Home Loan Options to Restore Your Home from a Catastrophe

There is no telling when a natural disaster such as an earthquake or a manual catastrophe such as war can occur. But whenever it occurs, chances are high that your home might get damaged on a large scale. In such a situation, it may be so that your promising insurance policy also might not offer the desired level of financial assistance. So, what will you do in such a case? As an obvious measure, you will take loans from reputed lenders such as SBA and Network Capital Funding Corp for getting the desired restoring aid. But do you know that there are more options that can help you during these tough times? These are two useful government programs that can fund home repair needs.

203(k) Loan

This FHA loan program is meant for people who wish to repair their damaged homes that are their primary dwellings but do not enough money to do so. It is used for dealing with the damaged foreclosures and repairing expenses triggered by natural disasters. The loan amount can meet your existing mortgage expenses along with the material and labor costs needed to make repairs. However, the maximum amount cannot exceed the total repairing worth of your property as determined by a professional evaluator. In case the damaged home is such that it is not fit for staying until some repairs are done, this loan program facilitates you to borrow mortgage payments worth of six months. As a result, you can easily arrange for living somewhere else.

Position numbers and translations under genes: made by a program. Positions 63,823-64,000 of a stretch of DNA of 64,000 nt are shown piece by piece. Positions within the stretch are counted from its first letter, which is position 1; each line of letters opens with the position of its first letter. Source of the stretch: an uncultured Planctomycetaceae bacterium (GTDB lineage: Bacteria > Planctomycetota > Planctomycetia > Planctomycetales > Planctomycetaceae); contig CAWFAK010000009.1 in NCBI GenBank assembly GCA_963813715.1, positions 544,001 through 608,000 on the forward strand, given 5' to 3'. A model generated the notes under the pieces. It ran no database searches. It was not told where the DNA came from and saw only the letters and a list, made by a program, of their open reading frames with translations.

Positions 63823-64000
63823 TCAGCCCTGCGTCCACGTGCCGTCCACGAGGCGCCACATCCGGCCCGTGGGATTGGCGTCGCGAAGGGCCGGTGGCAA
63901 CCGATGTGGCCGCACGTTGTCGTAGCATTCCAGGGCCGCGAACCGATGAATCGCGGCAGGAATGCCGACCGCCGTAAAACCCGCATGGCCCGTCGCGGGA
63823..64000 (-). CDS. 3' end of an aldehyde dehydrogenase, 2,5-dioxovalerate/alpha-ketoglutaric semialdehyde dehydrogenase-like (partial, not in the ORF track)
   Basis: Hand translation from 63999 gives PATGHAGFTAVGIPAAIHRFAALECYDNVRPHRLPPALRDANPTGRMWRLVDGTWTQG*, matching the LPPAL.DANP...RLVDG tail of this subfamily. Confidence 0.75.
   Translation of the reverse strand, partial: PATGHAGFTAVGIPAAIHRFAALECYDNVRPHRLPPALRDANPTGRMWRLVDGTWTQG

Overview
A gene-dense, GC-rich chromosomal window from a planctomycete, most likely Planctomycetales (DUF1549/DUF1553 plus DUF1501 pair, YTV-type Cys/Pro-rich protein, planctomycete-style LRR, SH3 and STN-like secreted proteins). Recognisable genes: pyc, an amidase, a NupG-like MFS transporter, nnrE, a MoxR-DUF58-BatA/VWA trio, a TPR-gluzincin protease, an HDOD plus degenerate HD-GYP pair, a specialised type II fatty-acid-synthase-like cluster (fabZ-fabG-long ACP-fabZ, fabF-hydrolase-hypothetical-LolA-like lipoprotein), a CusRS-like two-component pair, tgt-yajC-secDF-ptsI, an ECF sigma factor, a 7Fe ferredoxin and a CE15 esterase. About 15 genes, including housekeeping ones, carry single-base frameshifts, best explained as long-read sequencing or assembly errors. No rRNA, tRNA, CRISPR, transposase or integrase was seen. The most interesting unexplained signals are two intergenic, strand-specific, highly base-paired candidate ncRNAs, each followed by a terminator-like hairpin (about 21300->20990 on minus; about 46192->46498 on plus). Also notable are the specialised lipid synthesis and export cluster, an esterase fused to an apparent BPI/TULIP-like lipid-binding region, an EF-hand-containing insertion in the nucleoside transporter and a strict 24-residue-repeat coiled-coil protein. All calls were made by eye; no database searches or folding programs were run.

In order to qualify, your home should be a single- to four-family home or an FHA-approved condo that was constructed a year ago, at least. The loan amount is not meant for barbecue pits, swimming pools, and other luxury items as regarded by the FHA. With the loan money, you can build a renovated version of your previous home, but it does not need to be present in a presidentially declared disaster region. This means that this program is less restrictive as compared to other government loan programs. However, the repairs must be done as per the HUD’s Minimum Property Standards (safety and energy efficiency standards) and the region’s ordinances.

For obtaining this loan, you need to seek an FHA-approved lender or a specialist because processing of these loans is a bit complex. However, you will have to pay up-front as well as monthly mortgage insurance premiums, of which only the former one can be financed.

Home Loan Options to Restore Your Home from a Catastrophe

203(h) Loan

This loan program is ideal if you have lost your beloved property and now wish to buy a new one or repair the current one. Recognized as an FHA-insured mortgage loan, it can help in restoring the completely damaged or severely destroyed homes or buying a new home. However, there is an eligibility criterion for you to qualify – the home should be destroyed to the point of requiring renovation or replacement as well as should be situated in a presidentially designated calamity area. As a rule, you need to apply for the loan to an FHA-approved lender within one year of the calamity declaration.

Such loans, subject to the FHA’s limits of your area, are available for single-family chief homes although they are not meant for 100% financing. In case you need that loan for purchasing a new one, you can obtain up to 6% of the buying cost from the seller to meet the prepaid outlays such as taxes and closing costs. The only limitation is that you will end up paying the upfront as well as monthly mortgage insurance premiums just like the 203 (k) loan. Of the two, only the upfront premium is funded.

Author Bio: Mary Carnegie works as a senior broker in a leading mortgage firm, in the United States. At present, she is successfully working to be a part of an established finance company, Network Capital Funding Corp. You can reach her at @maryjcarnegie or twitter.com/maryjcarnegie.

Comments

  1. Online Pawnbrokers says

    I didn’t realise there were these types of loans for mortgages. Would it be better to take out home insurance or would it not cover some of these issues? Great post though. Tweeted and shared.

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